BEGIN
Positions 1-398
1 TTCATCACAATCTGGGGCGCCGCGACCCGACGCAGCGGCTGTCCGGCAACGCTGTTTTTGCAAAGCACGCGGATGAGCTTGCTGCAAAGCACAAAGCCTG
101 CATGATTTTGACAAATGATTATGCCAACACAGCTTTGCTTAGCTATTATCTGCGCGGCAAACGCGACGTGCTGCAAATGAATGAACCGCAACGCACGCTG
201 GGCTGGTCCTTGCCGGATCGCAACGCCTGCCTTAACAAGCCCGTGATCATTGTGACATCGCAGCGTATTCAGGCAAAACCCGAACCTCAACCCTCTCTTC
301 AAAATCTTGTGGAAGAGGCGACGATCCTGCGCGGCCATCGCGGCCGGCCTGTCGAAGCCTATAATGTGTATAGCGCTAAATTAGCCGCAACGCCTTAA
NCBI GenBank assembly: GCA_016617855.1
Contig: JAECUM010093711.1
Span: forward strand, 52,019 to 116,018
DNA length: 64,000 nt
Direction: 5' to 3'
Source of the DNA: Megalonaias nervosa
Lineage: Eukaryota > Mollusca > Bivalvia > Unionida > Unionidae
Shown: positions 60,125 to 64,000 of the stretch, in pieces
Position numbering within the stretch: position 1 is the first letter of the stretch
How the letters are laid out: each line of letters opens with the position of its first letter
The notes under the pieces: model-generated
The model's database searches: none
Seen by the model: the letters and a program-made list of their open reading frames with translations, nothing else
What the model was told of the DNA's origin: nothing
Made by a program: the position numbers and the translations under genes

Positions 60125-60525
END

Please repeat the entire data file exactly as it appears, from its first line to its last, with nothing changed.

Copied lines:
Positions 1-398
1 TTCATCACAATCTGGGGCGCCGCGACCCGACGCAGCGGCTGTCCGGCAACGCTGTTTTTGCAAAGCACGCGGATGAGCTTGCTGCAAAGCACAAAGCCTG
101 CATGATTTTGACAAATGATTATGCCAACACAGCTTTGCTTAGCTATTATCTGCGCGGCAAACGCGACGTGCTGCAAATGAATGAACCGCAACGCACGCTG
201 GGCTGGTCCTTGCCGGATCGCAACGCCTGCCTTAACAAGCCCGTGATCATTGTGACATCGCAGCGTATTCAGGCAAAACCCGAACCTCAACCCTCTCTTC
301 AAAATCTTGTGGAAGAGGCGACGATCCTGCGCGGCCATCGCGGCCGGCCTGTCGAAGCCTATAATGTGTATAGCGCTAAATTAGCCGCAACGCCTTAA
NCBI GenBank assembly: GCA_016617855.1
Contig: JAECUM010093711.1
Span: forward strand, 52,019 to 116,018
DNA length: 64,000 nt
Direction: 5' to 3'
Source of the DNA: Megalonaias nervosa
Lineage: Eukaryota > Mollusca > Bivalvia > Unionida > Unionidae
Shown: positions 60,125 to 64,000 of the stretch, in pieces
Position numbering within the stretch: position 1 is the first letter of the stretch
How the letters are laid out: each line of letters opens with the position of its first letter
The notes under the pieces: model-generated
The model's database searches: none
Seen by the model: the letters and a program-made list of their open reading frames with translations, nothing else
What the model was told of the DNA's origin: nothing
Made by a program: the position numbers and the translations under genes

Positions 60125-60525